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Civil Rights Activist Rev. James Lawson Jr. Dead at 95

Civil Rights Activist Rev. James Lawson Jr. Dead at 95

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The Rev. James Lawson Jr. has died. A Civil Rights activist, Rev. Lawson spent his life practicing and leading others in nonviolent protests against white supremacist ideologies and laws.

He died Sunday in Los Angeles following a short illness, his family said Monday. He was 95.

Lawson was born in 1928 into a family of ministers. He grew up in Massillon, Ohio, where he became an ordained minister himself during his senior year of high school.

His commitment to nonviolence began in elementary school after he slapped a boy who called him a racial slur. When he confided in his mother, she asked him, “What good did that do, Jimmy?”

Rev. Lawson said that simple question changed his life. A pacifist was born after that day. He ended up spending a year behind bars after refusing to serve when drafted for the Korean War. The Fellowship of Reconciliation, a pacifist group, sponsored a trip to India after he earned a sociology degree.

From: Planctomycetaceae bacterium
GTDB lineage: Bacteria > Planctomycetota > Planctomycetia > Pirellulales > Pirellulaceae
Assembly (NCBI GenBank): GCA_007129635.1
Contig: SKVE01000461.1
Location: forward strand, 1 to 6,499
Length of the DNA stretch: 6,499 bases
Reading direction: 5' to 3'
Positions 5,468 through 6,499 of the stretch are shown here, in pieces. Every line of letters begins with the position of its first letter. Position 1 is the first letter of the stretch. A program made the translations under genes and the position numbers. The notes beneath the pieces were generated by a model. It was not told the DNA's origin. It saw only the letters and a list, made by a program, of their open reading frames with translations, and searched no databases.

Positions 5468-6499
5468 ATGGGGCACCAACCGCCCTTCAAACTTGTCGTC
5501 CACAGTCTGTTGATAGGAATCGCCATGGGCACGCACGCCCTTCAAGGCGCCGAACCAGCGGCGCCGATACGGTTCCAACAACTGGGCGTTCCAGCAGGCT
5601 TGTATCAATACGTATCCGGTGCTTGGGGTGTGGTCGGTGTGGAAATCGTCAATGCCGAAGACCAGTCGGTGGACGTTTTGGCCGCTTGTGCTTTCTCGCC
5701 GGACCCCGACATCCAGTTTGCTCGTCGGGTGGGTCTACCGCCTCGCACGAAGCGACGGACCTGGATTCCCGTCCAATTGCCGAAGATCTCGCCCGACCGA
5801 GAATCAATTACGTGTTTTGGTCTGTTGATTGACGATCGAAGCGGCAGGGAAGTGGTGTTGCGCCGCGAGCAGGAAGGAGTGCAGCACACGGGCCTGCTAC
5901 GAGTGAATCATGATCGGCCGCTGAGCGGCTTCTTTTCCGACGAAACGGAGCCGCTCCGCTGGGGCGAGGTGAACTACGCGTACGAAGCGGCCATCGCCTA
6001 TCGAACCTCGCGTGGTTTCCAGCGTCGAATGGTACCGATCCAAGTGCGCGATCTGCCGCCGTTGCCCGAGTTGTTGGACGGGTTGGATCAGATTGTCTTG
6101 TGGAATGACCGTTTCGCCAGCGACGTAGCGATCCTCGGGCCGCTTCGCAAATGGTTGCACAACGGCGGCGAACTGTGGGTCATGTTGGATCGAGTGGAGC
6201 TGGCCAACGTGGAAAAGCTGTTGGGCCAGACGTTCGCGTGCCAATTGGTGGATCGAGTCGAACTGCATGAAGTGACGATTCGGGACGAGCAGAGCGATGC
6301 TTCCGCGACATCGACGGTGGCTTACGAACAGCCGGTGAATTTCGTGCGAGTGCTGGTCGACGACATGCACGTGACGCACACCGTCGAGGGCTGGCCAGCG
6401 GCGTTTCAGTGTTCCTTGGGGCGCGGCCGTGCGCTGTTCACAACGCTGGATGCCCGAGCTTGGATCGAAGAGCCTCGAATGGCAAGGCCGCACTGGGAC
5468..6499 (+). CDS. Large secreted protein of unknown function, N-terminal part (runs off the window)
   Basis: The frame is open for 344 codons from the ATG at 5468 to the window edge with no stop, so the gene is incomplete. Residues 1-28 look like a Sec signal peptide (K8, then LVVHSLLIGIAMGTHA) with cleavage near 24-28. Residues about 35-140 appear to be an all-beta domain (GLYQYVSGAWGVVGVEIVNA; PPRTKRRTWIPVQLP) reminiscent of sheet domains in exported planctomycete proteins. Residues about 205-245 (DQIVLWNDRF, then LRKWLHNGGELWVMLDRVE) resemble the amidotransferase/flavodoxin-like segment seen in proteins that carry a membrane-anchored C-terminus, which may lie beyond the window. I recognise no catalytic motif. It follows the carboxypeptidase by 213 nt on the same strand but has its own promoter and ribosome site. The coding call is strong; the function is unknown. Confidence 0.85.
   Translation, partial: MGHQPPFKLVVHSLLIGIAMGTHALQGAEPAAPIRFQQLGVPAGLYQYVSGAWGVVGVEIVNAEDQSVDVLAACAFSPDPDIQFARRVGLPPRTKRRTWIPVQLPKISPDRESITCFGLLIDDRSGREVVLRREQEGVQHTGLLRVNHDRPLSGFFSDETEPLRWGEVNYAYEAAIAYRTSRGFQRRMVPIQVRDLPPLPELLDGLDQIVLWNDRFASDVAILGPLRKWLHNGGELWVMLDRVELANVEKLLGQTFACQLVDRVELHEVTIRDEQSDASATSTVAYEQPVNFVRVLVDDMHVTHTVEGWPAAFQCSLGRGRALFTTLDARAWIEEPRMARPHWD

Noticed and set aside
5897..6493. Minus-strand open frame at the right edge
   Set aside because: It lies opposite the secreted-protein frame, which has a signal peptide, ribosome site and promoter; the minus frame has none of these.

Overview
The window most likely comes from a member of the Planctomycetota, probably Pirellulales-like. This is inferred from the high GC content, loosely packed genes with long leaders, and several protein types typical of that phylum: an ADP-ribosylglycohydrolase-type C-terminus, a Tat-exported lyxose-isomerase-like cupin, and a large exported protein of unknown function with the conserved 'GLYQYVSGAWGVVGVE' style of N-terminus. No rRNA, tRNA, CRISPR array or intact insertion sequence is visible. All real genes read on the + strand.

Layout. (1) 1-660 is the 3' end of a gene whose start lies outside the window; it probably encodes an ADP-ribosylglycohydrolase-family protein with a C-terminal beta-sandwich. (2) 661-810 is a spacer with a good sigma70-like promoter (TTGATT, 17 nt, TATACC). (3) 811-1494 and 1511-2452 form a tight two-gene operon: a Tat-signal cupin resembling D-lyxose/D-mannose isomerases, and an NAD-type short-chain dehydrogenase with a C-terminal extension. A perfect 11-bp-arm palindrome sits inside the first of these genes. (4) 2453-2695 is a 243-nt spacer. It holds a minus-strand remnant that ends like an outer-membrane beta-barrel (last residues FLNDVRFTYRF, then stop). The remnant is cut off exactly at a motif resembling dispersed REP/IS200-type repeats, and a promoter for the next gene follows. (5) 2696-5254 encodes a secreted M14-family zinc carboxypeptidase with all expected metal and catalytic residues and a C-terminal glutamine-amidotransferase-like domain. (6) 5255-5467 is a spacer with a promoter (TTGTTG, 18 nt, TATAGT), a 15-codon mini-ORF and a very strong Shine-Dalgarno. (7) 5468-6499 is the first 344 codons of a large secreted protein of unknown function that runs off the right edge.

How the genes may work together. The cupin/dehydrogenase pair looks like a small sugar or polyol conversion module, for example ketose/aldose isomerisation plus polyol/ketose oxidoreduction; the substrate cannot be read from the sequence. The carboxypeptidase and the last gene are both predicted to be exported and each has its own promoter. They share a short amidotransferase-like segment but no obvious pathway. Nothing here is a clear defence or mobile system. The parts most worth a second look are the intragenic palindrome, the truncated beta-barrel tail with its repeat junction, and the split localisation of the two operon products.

While in India, Rev. Lawson immersed himself into the teachings of Mohandas Gandhi. He saw how the Christian concept of turning the other cheek could help challenge white power structures. 

He and Dr. Martin Luther King Jr. shared an interest in Gandhi’s philosophies. Rev. Lawson met Dr. King in 1957 as a divinity student at Oberlin College in Ohio. King urged him to head to the south and join the growing Civil Rights Movement.

He led workshops in church basements in Nashville to prepare activists such as John Lewis, Diane Nash, Marion Barry, and the Freedom Riders to withstand vicious responses to their peaceful protests. This led Nashville to become the first major city in the South to desegregate its downtown area.

“His passing constitutes a very great loss,” said Diane Nash, who was a 21-year-old college student when she began attending Rev. Lawson’s workshops. “He bears, I think, more responsibility than any other single person for the civil rights movement of Blacks being nonviolent in this country.”

Rev. Lawson stayed active into his 90s. He encouraged younger generations to harness the power within.

Civil Rights leader, Rev. Al Sharpton called him “the ultimate preacher, prophet and activist.”

“Lawson helped to change this nation — thank God the nation never changed him,” Sharpton said to the Associated Press.


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Civil Rights Activist Rev. James Lawson Jr. Dead at 95 
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